Etymology
Advertisement
agitation (n.)

1560s, "debate, discussion" (on the notion of "a mental tossing to and fro"), from French agitation, from Latin agitationem (nominative agitatio) "motion, agitation," noun of action from past-participle stem of agitare "move to and fro," frequentative of agere "to set in motion, drive forward; keep in movement" (from PIE root *ag- "to drive, draw out or forth, move").

Physical sense of "state of being shaken or moving violently" is from 1580s; meaning "state of being mentally agitated" is from 1722; that of "arousing and sustaining public attention" to some political or social cause is from 1828.

Related entries & more 
Advertisement
agitprop (n.)

also agit-prop, "political propaganda in the arts or literature," 1938, from Russian agitatsiya "agitation" (from French agitation; see agitation) + propaganda (see propaganda), which Russian got from German.

Related entries & more 
*ag- 

Proto-Indo-European root meaning "to drive, draw out or forth, move."

It forms all or part of: act; action; active; actor; actual; actuary; actuate; agency; agenda; agent; agile; agitation; agony; ambagious; ambassador; ambiguous; anagogical; antagonize; apagoge; assay; Auriga; auto-da-fe; axiom; cache; castigate; coagulate; cogent; cogitation; counteract; demagogue; embassy; epact; essay; exact; exacta; examine; exigency; exiguous; fumigation; glucagon; hypnagogic; interact; intransigent; isagoge; litigate; litigation; mitigate; mystagogue; navigate; objurgate; pedagogue; plutogogue; prodigal; protagonist; purge; react; redact; retroactive; squat; strategy; synagogue; transact; transaction; variegate.

It is the hypothetical source of/evidence for its existence is provided by: Greek agein "to lead, guide, drive, carry off," agon "assembly, contest in the games," agōgos "leader," axios "worth, worthy, weighing as much;" Sanskrit ajati "drives," ajirah "moving, active;" Latin actus "a doing; a driving, impulse, a setting in motion; a part in a play;" agere "to set in motion, drive, drive forward," hence "to do, perform," agilis "nimble, quick;" Old Norse aka "to drive;" Middle Irish ag "battle."

Related entries & more 
commotion (n.)

late 14c., "violent movement or agitation, emotional disturbance," from Old French commocion "violent motion, agitation" (12c., Modern French commotion) and directly from Latin commotionem (nominative commotio) "violent motion, agitation," noun of action from past participle stem of commovere "to move, disturb," from com "with, together," perhaps here "thoroughly" (see com-) + movere "to move" (from PIE root *meue- "to push away").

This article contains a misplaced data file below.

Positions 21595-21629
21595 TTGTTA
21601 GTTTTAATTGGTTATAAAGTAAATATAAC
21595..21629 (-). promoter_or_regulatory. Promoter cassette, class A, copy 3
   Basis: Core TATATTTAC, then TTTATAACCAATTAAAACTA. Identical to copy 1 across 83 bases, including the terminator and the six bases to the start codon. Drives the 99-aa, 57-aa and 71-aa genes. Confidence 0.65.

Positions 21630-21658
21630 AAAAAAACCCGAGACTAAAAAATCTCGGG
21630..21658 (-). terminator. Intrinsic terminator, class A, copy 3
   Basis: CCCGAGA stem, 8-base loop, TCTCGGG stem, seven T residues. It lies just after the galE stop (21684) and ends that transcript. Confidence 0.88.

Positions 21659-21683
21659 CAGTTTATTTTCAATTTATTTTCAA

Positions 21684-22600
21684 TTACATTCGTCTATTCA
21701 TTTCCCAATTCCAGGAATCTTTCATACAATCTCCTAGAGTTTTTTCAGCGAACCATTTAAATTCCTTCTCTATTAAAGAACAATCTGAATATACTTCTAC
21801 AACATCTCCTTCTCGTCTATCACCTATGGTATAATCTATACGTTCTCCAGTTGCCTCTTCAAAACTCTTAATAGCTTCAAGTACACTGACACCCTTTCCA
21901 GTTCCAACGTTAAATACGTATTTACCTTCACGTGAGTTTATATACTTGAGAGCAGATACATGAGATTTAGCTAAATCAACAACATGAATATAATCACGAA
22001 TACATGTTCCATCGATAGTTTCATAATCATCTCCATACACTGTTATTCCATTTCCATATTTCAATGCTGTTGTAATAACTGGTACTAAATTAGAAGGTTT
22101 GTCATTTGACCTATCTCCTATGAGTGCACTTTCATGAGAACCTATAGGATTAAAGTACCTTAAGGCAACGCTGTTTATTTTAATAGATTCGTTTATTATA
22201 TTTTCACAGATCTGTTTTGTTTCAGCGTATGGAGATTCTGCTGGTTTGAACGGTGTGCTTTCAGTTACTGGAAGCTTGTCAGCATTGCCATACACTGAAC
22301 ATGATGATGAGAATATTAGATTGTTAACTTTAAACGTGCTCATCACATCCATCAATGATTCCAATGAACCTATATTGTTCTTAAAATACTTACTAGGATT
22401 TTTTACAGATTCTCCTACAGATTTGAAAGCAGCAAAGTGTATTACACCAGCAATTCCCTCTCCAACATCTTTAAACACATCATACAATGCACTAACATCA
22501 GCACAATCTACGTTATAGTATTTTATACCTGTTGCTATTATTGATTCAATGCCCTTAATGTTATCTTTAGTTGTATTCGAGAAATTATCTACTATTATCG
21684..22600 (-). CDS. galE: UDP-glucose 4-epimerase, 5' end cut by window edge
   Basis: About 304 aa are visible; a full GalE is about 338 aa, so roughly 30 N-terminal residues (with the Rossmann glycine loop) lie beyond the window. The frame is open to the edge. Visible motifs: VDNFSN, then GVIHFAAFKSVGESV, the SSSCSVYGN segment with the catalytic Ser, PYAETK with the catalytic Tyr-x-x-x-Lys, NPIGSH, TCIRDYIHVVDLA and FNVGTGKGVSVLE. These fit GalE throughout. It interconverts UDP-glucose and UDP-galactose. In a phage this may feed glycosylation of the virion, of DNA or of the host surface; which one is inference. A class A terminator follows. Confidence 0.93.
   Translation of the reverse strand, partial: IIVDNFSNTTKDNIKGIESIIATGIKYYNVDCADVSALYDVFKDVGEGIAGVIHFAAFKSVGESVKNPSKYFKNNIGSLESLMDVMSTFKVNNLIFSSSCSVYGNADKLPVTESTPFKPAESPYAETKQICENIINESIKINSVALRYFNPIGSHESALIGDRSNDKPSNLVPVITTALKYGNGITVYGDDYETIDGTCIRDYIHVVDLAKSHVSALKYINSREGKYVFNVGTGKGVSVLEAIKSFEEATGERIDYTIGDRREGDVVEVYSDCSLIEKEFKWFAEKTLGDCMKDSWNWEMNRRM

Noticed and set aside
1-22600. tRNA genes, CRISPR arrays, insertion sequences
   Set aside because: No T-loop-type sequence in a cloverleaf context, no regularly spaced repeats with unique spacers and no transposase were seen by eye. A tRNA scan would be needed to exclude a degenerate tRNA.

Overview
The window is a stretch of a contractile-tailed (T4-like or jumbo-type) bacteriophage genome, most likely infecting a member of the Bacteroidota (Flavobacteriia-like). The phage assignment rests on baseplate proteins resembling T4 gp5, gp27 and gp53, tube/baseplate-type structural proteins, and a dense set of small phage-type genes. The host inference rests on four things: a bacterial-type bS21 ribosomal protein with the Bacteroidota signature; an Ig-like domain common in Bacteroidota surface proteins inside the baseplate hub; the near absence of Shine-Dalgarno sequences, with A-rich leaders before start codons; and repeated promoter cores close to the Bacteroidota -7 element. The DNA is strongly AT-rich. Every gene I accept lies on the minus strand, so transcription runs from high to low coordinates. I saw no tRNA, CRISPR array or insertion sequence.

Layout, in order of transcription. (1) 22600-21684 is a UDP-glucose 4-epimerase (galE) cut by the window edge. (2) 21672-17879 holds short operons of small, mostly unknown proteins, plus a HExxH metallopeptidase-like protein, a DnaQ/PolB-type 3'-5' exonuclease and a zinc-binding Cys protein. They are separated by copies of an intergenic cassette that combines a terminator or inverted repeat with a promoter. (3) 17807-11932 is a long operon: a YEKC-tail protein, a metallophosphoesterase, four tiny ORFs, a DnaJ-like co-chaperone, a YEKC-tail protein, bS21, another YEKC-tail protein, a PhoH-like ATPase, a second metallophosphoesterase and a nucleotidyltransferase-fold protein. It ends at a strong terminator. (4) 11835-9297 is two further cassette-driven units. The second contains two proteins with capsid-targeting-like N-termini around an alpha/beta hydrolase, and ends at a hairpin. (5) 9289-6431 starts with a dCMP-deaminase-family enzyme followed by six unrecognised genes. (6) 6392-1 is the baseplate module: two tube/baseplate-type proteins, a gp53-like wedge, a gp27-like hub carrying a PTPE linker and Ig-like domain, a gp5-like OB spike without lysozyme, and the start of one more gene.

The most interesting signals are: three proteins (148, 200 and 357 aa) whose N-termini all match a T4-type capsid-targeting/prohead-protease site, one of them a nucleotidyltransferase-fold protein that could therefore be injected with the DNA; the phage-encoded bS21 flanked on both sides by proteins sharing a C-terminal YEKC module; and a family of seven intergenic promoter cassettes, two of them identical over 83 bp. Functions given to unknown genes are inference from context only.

From mid-15c. as "public unrest or disturbance." Verbs commote "to disturb, stir up" (1852), commove (late 14c.) are marked "rare" in Century Dictionary.

Related entries & more 
excitement (n.)
early 15c., "encouragement;" c. 1600, "something that tends to excite," from excite + -ment. Meaning "condition of mental and emotional agitation" is from 1846.
Related entries & more 
Advertisement
flurry (v.)
1757, "produce agitation of feeling in, confuse by excitement," from flurry (n.). From 1883 of snow. Related: Flurried; flurries; flurrying.
Related entries & more 
hurry (n.)
c. 1600, "commotion, agitation," probably from hurry (v.). Meaning "undue haste" is from 1690s. In a hurry "in haste, under pressure" is from 1700.
Related entries & more 
composed (adj.)

"calm, tranquil, free from disturbance or agitation," c. 1600, past-participle adjective from compose (v.). Earlier (1560s) "made up of parts." Related: Composedly; composedness.

Related entries & more 
pucker (n.)

1726, "a drawing or gathering into folds or wrinkles," from pucker (v.). In 18c.-19c. sometimes also in a figurative sense, "state of agitation, condition of excitement" (1741).

Related entries & more 
Naderism (n.)

"Public agitation for greater safety and higher quality in consumer goods" [OED], 1969, in reference to the concerns and methods of U.S. lawyer and consumer advocate Ralph Nader (b. 1934) + -ism.

Related entries & more